Sunday, September 24, 2006

New Statesman Sept 25th Labour Conference

It's the New Statesman's Labour Conference Special Issue. They've got a speech they're sorry a new incumbent leader and PM isn't making, but it doesn't announce awithdrawal from Iraq. Neal Lawson from Compass offers advice on debating progressive policies in a globalised economy. Martin Bright interviews Tessa Jowell, 'I didn't come into politics to sort out gambling', but I didn't come here to read Tessa Jowell. Richard Reeves writes about David Cameron, 'Could he just be Labour's future'. Martin Bright has a story about 'Cash for peerages: the new evidence' (which is going to be a Dispatches documentary on Sept 25th). Kira Cochrane on 'How to turn women off'.

In a section called 'The Search for Ideas' Anthony Giddens writes 'Europe: teaching us a lesson' (he's got a book out on Europe in the Global Age next month, and is co-editor of Global Europe, Social Europe). Giddens wants to move from 'Made in America' to Europe for political and policy ideas. From the US Andrew Stephen writes about 'America: where normal is extreme', starting with Senator Jay Rockefeller saying that the US 'would be safer today if Saddam Hussein were still inpower'. This is considered an ourageous breach of wartime consensus. Amongst the Democrats Hilary is still in the lead as presidential nominee, but slipping; and she is pro-war, just arguing that the Republicans are mismanaging it. Meanwhile the Democrats have a policy vacuum on domestic issues. Stephens cites Paul Waldman's Being right is not enough: what progressives must learn from conservative success, arguing that American politics is about "identity... symbolism and narrative." The questions aren't about policy, but 1) who do you identify with? 2) Who can you trust? 3) Who is strong and who is weak? Image. The range of potential candidates that Stephens runs through isn't inspiring. Stephens also suggests that not doing well in the mid-terms won't be a worry: the Republicans didn't gain from their 1994 congressional landslide and the candidate in 2008 would like unbroken Republican government as the thing to campaign against.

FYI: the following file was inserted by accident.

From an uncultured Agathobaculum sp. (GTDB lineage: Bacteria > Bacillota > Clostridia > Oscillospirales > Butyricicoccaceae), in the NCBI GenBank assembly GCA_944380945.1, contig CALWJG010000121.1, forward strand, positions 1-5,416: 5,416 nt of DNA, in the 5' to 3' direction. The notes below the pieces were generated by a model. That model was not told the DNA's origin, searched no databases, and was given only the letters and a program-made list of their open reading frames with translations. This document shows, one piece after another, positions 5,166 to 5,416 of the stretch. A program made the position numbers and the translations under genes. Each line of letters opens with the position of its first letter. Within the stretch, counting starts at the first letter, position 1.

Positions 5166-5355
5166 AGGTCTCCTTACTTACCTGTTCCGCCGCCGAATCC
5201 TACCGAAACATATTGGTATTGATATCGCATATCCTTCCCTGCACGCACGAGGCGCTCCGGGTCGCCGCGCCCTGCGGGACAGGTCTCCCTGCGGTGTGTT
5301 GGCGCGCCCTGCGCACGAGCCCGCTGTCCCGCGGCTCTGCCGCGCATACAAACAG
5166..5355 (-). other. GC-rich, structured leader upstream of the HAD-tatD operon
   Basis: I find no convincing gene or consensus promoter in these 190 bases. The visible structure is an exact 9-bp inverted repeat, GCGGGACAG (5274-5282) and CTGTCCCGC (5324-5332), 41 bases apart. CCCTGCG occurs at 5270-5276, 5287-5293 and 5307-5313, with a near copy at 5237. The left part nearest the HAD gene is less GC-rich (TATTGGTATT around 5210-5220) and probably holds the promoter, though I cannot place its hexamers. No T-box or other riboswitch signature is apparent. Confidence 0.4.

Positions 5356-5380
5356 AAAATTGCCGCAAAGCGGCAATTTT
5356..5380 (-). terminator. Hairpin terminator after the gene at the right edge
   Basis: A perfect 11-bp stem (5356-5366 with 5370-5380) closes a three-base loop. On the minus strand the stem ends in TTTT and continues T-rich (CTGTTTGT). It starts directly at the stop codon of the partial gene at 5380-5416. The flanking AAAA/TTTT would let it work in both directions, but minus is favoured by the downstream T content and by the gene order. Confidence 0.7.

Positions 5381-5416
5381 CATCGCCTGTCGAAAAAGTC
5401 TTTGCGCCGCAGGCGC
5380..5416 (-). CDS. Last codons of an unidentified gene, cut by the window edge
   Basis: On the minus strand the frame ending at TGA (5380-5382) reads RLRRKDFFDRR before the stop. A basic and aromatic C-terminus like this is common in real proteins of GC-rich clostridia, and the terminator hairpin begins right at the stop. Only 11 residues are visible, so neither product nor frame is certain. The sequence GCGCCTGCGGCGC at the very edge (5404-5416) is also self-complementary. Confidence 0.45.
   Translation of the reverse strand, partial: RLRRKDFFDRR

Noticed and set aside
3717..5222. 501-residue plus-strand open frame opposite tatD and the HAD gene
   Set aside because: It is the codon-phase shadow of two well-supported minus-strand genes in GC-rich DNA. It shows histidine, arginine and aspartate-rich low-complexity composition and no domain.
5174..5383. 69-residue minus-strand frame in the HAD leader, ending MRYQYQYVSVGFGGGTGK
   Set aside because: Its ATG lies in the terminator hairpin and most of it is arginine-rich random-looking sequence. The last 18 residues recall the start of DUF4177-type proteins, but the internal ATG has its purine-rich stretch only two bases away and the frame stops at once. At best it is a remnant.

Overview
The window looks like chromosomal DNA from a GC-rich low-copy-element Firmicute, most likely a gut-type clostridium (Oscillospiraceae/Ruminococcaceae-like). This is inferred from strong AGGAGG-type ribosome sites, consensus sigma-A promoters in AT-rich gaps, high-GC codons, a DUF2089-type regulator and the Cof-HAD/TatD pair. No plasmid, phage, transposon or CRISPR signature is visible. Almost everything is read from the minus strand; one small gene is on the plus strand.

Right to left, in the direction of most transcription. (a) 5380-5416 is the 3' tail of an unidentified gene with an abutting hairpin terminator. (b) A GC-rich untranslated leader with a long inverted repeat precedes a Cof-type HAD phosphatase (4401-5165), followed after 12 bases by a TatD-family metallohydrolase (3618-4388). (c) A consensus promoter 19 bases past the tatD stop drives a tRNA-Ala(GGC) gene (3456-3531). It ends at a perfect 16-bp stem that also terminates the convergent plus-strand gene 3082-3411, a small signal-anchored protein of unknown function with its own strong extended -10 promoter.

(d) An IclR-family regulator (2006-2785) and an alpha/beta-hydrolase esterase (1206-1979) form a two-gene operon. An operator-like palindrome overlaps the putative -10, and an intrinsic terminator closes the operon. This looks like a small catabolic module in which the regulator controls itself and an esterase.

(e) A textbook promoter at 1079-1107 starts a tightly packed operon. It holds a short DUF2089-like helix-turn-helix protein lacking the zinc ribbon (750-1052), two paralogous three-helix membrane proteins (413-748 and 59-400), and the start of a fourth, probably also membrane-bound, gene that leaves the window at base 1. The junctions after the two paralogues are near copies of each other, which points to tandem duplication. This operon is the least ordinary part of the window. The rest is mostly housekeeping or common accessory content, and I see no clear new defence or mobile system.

Robert Taylor writes about Sweden, the narrow defeat of the social democrats is here called 'A vote for no change'. The Moderate Party is promising to improve the Swedish model, not replace it with neo-liberalism. Are there lessons for the future of British politics?

And at last the New Statesman gets around to the SSP with a BBC journalist's account 'Splitting in Scotland', but Stephen Low doesn't have much to say here. There is a BBC Radio Scotland story somewhere.

Mark Lynas bemoans Hereford as a clone town. Tell us about Mark. An old theme, which he extends by calling for friendly bombs to fall on Hereford and Exeter.

Tony Barber writes about Italy and Berlusconi: it's all down to deep infrastructural weakenesses that Prodi will never solve.


Post a Comment

<< Home